- CULLEN, Sir William Portus (1855-1935)
- chief-justice of New South Walesson of John Cullen, was born at Mt Johnston, Jamberoo, New South Wales, on 28 May 1855. He was educated at country state schools and the university of Sydney, where he graduated B.A. with a first class in classics in 1880, M.A. in 1882, LL.B. in 1885 and LL.D. in 1887. During his university career he won the University, Lithgow, Barker, and Renwick scholarships, and the John Smith prize. He was called to the bar in 1883 and his progress at first was slow; but he eventually took high rank at the equity bar, and argued with much success before the supreme court of New South Wales and the high court of Australia. He became a K.C. in 1905. He entered politics in 1891 when he was elected a member of the legislative assembly for Camden. He was defeated at the 1894 election, and in 1895 was nominated to the legislative council. Though not a strong party man, or even a politician by temperament, he was a useful member of the house who never spoke unless he could contribute something constructive to the debate. In January 1910 he was appointed chief justice of New South Wales in succession to Sir Frederick Darley (q.v.), and in March was appointed lieutenant-governor. He found much business awaiting him at the supreme court, but his great capacity for work soon cleared up the arrears. His chief interest from his undergraduate days was the university of Sydney, of which he was elected a member of the senate in 1896, vice-chancellor in 1908, and chancellor in 1914. In his early days in the legislative council he had introduced a bill embodying important reforms in the conduct of the university, though some of these were not brought into force until many years after. He was elected term after term as chancellor, and when he resigned on account of his health and his advanced age in December 1934, he had been in office for a longer period than any previous chancellor, during a time of great expansion.Cullen retired from the chief justiceship in January 1925 but retained the position of lieutenant-governor until September 1930. He several times acted as governor during the absence of governors from the State or between appointments. He died at Leura on 6 April 1935. He married in 1891 Lily, eldest daughter of the Hon. R. H. D. White, who died in 1931. He was survived by two sons and a daughter. He was knighted in 1911 and created K.C.M.G. in 1912.Cullen was a simple, rather shy man, much interested in literature, in the Australian flora, and in social and philanthropic movements. He was a very sound equity and constitutional lawyer who as chief justice worthily upheld the traditions of his court. He was courteous and considerate to juniors appearing before him, and could hold his own with the most experienced barristers. He had great conscientiousness, excellent knowledge of the law and sound judgment, and consequently his judgments were seldom upset. As administrator of the government he was always dignified, courteous and competent.The Sydney Morning Herald, 8 April 1935; The Times, 8 April 1935; The Australian Law Journal, 15 May 1935; The Daily Telegraph, Sydney, 8 April 1935; The Bulletin, 10 April 1935; Burke's Peerage, etc., 1935; Calendar of the University of Sydney, 1936, p. 932.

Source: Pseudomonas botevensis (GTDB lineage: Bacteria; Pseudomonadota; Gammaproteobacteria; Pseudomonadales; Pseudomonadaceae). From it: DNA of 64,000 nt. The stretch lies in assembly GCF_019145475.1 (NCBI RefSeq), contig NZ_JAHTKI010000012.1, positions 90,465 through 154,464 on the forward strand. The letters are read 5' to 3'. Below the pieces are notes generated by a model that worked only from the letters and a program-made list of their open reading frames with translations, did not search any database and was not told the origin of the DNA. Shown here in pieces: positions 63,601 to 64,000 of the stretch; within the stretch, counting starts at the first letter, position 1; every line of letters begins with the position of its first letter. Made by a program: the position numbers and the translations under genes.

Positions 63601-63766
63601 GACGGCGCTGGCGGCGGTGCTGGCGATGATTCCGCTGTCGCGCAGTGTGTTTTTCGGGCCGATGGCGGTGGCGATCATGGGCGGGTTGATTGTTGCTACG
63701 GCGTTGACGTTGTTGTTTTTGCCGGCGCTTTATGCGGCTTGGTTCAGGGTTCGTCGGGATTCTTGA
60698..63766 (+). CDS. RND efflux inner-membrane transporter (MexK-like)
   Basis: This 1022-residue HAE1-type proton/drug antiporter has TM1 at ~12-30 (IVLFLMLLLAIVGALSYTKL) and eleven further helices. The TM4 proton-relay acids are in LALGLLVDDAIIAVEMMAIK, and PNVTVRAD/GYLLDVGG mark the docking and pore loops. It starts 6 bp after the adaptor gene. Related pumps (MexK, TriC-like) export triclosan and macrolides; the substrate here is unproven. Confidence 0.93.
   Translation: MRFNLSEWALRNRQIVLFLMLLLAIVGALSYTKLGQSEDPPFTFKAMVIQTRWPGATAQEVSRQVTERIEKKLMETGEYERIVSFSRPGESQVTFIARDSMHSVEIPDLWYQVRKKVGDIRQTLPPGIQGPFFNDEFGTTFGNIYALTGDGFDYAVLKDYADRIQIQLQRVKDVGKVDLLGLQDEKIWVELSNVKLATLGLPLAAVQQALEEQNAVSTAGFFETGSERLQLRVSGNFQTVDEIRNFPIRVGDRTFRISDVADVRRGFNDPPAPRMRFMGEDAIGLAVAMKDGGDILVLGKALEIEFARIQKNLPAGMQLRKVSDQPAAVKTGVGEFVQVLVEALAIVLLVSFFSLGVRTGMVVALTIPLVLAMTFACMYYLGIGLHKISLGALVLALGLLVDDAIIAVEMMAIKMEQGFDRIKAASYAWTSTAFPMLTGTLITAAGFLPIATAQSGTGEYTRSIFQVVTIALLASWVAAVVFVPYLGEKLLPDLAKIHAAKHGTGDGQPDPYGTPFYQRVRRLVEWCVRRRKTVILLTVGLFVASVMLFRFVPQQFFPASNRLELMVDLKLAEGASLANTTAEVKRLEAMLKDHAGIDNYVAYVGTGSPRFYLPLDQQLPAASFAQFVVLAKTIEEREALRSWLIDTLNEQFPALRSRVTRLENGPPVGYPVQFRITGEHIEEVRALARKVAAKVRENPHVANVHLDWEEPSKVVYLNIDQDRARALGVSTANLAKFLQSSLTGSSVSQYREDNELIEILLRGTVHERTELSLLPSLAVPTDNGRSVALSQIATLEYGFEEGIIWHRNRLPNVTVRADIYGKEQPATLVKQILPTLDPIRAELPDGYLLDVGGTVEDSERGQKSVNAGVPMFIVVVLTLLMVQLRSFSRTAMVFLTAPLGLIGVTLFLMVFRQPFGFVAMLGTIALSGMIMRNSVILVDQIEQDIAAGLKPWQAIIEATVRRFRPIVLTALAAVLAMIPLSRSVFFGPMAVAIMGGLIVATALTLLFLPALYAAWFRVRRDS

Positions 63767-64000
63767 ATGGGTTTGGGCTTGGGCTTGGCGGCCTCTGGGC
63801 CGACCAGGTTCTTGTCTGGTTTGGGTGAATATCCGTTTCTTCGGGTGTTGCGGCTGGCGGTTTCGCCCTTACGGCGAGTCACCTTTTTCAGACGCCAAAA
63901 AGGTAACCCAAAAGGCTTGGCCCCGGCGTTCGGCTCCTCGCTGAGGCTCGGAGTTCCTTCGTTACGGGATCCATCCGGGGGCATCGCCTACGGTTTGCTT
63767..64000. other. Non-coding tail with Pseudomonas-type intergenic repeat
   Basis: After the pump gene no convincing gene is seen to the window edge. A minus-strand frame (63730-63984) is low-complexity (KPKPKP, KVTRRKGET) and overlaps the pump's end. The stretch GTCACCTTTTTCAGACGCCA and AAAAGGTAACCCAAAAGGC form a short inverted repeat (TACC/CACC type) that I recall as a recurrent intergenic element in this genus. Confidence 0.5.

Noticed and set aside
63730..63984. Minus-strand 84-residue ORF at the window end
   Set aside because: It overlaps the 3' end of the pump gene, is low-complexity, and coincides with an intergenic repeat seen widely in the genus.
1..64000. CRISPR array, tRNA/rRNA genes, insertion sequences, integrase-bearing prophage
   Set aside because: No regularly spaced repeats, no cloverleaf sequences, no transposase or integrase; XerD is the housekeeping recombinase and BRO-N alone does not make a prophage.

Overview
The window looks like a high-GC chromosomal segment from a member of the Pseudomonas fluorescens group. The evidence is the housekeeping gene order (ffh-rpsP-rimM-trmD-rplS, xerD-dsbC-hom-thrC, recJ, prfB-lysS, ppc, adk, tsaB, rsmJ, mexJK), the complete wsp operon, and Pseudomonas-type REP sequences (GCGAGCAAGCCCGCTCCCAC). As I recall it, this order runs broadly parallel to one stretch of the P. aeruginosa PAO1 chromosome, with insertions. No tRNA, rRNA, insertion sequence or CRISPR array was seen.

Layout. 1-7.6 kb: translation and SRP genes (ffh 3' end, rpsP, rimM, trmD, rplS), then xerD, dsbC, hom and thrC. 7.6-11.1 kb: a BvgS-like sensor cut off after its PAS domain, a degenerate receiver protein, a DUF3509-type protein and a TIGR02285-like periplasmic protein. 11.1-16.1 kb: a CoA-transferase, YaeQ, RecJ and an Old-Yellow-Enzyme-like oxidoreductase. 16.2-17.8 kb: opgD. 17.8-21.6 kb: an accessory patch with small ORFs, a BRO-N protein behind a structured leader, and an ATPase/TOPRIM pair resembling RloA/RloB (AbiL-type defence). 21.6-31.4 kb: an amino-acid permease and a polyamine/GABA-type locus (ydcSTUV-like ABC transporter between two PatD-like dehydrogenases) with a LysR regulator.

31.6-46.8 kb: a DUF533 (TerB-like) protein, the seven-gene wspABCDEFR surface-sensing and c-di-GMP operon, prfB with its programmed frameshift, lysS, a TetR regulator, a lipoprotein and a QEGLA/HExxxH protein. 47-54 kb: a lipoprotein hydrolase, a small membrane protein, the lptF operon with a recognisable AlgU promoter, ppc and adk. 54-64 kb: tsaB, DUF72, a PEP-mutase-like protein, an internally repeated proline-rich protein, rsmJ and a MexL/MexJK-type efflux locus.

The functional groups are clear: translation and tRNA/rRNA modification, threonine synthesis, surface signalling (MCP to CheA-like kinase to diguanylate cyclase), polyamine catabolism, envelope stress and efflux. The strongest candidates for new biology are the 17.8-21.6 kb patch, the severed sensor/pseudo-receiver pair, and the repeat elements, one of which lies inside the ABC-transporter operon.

Dictionary of Australian Biography by PERCIVAL SERLE. Angus and Robertson. 1949.
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William Portus Cullen — KCMG, LL.D (28 May 1855 – 6 April 1935) was Chief Justice of New South Wales, Australia. NOTOC Early lifeCullen was born at Mt Johnston, near Jamberoo, New South Wales, the seventh son of John and Rebecca Cullen née Clinton. A brother Joseph… … Wikipedia
Cullen — /ˈkʌlən/ (say kuluhn) noun 1. Cul (Fred Cullen), 1934–82, Australian film and television actor, and screenwriter. 2. his brother, Max, born 1940, Australian film, television and theatre actor. 3. Sir William Portus, 1855–1935, Australian judge… … Australian English dictionary